Inevitably, all of this reading meant putting aside at least an hour a day to make my way through it, sometimes more. At this point it’s probably worth mentioning – and as someone who has dedicated the last three years of their life to reading, this can be a little hard to admit – but I’m quite a slow reader. And that’s fine! I expected my reading pace to quicken as I spent more time reading difficult and disparate texts at university, but every time I try to speedily skim-read, nothing seems to go in at all. If you’ve found that you also tend to read slowly, don’t for a second let that put you off doing an English degree.
You might think that darting your eyes across hundreds of different books is the key to thriving in an English degree, but I’ve found that the most valuable skill you need to write an essay is the ability to really slow down over a particular poem, paragraph, or passage, soaking in every word. That is something which slow readers like myself are more than capable of doing.
Lots of reading also meant that a majority of the time I spent doing university work was by myself, in the library or in my room, with my head in a book. That means that self-motivation is essential. Self-motivation is very much a skill that can be honed, a habit that can be formed. If you’re used to being guided on when to work and what to work on by parents or teachers, planning your own working and reading schedules might feel a little difficult at first. Don’t worry though, it will come naturally in no time. Plus, it’s a skill that will benefit you for life, with remote working becoming more and more common.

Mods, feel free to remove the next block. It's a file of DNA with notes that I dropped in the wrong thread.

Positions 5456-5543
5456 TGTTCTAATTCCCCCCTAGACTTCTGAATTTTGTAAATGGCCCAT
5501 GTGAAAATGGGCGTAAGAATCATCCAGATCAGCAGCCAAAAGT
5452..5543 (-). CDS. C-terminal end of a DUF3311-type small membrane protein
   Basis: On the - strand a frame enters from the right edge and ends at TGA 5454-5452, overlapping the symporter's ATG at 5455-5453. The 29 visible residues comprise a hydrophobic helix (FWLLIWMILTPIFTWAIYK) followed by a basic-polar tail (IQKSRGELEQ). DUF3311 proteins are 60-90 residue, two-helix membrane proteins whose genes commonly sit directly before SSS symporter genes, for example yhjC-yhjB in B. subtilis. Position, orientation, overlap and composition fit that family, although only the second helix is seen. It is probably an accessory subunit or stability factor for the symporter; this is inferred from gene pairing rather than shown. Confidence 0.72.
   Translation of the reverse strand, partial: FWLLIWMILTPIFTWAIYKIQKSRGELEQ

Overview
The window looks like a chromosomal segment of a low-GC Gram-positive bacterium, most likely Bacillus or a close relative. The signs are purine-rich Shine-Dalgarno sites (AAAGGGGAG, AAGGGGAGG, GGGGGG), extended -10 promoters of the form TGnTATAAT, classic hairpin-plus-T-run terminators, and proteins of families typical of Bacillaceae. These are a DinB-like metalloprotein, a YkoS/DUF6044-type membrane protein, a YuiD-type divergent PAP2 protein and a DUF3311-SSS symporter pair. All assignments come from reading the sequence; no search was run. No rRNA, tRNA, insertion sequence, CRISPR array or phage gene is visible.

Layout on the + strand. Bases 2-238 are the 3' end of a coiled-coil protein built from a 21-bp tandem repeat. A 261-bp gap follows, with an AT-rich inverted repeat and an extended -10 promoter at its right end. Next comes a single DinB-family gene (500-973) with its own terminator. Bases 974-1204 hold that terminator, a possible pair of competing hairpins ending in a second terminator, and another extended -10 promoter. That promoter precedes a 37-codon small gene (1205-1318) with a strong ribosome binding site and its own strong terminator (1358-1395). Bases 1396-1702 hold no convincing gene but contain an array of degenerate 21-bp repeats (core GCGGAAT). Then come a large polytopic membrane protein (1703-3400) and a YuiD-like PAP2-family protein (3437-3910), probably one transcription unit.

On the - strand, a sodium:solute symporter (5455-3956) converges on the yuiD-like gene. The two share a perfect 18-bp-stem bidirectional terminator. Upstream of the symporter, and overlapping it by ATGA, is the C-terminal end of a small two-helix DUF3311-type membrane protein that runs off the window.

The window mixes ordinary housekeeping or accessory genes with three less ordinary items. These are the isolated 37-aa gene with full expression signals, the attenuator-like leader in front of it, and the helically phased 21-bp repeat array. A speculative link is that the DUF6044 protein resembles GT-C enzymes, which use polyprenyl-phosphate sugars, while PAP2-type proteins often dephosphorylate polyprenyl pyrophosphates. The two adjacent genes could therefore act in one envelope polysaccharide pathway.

Talking it Through
An English degree isn’t as lonely as this might sound though. Most days I had a lecture in the morning, and a seminar in the afternoon, or vice versa. Lectures are a great opportunity to hear experts in topics ranging from mediaeval literature to the alcohol consumption habits of Victorians (really, that was the speciality of a lecturer in my department, and it was surprisingly fascinating).
Seminars were easily my favourite part of the day. Sometimes, when you’ve spent a whole day reading through a novel, your thoughts can become a little muddled by the end. What did I actually think of the book I’ve just spent my entire day reading? Did I have any thoughts about it? Seminars are useful at generating discussion amongst you and your classmates, and these discussions always helped me develop my own thoughts on a text, even when I didn’t think I had any. Nothing will help you understand your own reaction to a text than somebody assertively stating what they took the author to mean, and you quickly realising that you completely disagree with everything they’re saying!